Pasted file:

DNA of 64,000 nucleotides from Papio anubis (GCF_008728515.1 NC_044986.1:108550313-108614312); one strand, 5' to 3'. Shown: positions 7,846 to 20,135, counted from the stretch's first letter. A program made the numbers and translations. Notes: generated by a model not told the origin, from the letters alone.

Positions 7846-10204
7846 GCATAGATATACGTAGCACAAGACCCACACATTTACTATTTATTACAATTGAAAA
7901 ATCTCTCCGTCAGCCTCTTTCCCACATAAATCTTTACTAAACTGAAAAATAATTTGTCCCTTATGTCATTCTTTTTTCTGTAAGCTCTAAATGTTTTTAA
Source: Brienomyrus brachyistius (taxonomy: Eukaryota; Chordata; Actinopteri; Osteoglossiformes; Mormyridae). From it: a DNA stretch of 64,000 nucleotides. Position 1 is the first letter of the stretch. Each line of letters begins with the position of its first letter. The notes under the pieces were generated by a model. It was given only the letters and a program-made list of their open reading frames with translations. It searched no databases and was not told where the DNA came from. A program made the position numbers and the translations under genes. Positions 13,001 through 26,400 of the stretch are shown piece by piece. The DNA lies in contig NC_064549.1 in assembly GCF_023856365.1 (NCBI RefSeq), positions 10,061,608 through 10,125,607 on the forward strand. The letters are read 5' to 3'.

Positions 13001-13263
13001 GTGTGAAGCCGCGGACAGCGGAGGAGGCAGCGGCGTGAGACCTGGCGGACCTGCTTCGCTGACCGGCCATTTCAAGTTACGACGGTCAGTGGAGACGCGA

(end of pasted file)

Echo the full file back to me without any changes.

DNA of 64,000 nucleotides from Papio anubis (GCF_008728515.1 NC_044986.1:108550313-108614312); one strand, 5' to 3'. Shown: positions 7,846 to 20,135, counted from the stretch's first letter. A program made the numbers and translations. Notes: generated by a model not told the origin, from the letters alone.

Positions 7846-10204
7846 GCATAGATATACGTAGCACAAGACCCACACATTTACTATTTATTACAATTGAAAA
7901 ATCTCTCCGTCAGCCTCTTTCCCACATAAATCTTTACTAAACTGAAAAATAATTTGTCCCTTATGTCATTCTTTTTTCTGTAAGCTCTAAATGTTTTTAA
Source: Brienomyrus brachyistius (taxonomy: Eukaryota; Chordata; Actinopteri; Osteoglossiformes; Mormyridae). From it: a DNA stretch of 64,000 nucleotides. Position 1 is the first letter of the stretch. Each line of letters begins with the position of its first letter. The notes under the pieces were generated by a model. It was given only the letters and a program-made list of their open reading frames with translations. It searched no databases and was not told where the DNA came from. A program made the position numbers and the translations under genes. Positions 13,001 through 26,400 of the stretch are shown piece by piece. The DNA lies in contig NC_064549.1 in assembly GCF_023856365.1 (NCBI RefSeq), positions 10,061,608 through 10,125,607 on the forward strand. The letters are read 5' to 3'.

Positions 13001-13263
13001 GTGTGAAGCCGCGGACAGCGGAGGAGGCAGCGGCGTGAGACCTGGCGGACCTGCTTCGCTGACCGGCCATTTCAAGTTACGACGGTCAGTGGAGACGCGA